Sao Paulo/Bilbao Grand Slam Final Part I
October 30, 2011 • General
Good evening/morning to everyone on this pleasant Sunday before Halloween. I have long been contemplating writing another blog but it has been a very busy last month. However, I was having a conversation with Xuan Liu and we were both regretting not writing more blogs as these memories and experiences will not last forever. This really struck a chord and I shall attempt to recap everything which has happened over the past month and a half since I last checked in.
On September 20th, I left St. Louis and flew to Bilbao! As it turned out, the prices were substantially cheaper if I bought two separate tickets, (STL-BIO and BIO-GRU) so I had the opportunity to spend one day in Bilbao prior to flying to Sao Paulo, Brazil. This one day was fairly uneventful as it was hot summer weather and Kris Littlejohn (my second) and I chose instead to simply rest up and spend our time on the internet prior to the long flight to South America. On the following day we had the treat of flying on Singapore Airlines. Having heard a lot about this airline, it was truly an experience between the attractive flight attendants, the great food and the extremely comfortable seats. I can sufficiently say that having flown over 1,000,000 miles, it was the best airline by far.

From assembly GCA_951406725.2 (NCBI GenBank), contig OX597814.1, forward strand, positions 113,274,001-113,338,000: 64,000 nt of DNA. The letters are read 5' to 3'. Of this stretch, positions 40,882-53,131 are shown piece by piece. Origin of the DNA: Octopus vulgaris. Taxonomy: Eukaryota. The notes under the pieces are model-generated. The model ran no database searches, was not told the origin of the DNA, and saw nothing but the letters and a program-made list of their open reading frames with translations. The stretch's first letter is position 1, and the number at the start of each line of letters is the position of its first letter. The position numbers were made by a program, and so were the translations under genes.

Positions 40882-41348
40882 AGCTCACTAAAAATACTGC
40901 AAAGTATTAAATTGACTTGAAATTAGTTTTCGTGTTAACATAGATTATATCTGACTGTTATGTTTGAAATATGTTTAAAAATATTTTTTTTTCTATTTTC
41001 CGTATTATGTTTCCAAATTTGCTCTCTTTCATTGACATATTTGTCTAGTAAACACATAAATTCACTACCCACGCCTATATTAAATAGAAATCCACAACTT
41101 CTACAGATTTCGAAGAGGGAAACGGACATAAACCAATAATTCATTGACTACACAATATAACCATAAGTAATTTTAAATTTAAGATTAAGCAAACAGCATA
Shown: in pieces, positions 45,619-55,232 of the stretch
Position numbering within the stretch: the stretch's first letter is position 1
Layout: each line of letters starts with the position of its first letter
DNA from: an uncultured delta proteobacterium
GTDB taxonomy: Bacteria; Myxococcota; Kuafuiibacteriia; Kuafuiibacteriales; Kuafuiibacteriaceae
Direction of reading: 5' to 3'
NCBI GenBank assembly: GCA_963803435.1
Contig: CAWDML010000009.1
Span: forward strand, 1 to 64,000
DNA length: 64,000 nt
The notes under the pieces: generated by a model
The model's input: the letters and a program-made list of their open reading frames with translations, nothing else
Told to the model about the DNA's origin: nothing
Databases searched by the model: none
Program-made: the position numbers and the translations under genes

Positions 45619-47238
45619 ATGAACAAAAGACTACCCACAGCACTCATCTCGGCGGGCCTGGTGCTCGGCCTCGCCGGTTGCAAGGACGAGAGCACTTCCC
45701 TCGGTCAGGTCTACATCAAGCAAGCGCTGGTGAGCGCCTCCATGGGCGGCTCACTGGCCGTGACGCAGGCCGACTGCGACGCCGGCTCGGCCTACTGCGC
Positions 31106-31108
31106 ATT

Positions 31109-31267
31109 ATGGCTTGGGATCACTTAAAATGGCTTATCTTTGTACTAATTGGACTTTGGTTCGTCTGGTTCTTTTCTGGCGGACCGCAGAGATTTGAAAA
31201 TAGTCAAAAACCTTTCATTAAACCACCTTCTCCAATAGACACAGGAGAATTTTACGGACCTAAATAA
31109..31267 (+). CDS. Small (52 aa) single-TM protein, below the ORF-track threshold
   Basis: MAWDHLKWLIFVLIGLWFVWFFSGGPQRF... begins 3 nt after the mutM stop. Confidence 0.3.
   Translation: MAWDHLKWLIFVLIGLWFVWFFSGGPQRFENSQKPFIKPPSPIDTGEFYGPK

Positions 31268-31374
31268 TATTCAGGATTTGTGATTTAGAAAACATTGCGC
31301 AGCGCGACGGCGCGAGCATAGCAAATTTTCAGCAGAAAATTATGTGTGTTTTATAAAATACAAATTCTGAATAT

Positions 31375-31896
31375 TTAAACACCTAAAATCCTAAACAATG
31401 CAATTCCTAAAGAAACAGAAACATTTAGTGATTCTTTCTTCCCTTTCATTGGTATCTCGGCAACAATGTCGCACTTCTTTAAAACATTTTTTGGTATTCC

Upon arriving in Sao Paulo on September 22nd, Kris and I were greeted by two very helpful South Americans (my apologies to them as I have forgotten their names) who escorted both Kris and I by taxi to the Hotel Melia Jardin Europa in the heart of downtown Sao Paulo. The taxi ride was an hour, so I had the opportunity to take in the scenery and it was amazing to see the economic differences throughout this massive metropolis. With the opening ceremony on the 25th and the first round on the 26th, this gave me ample time to relax, adjust to the time zone and finish my preparation for the tournament.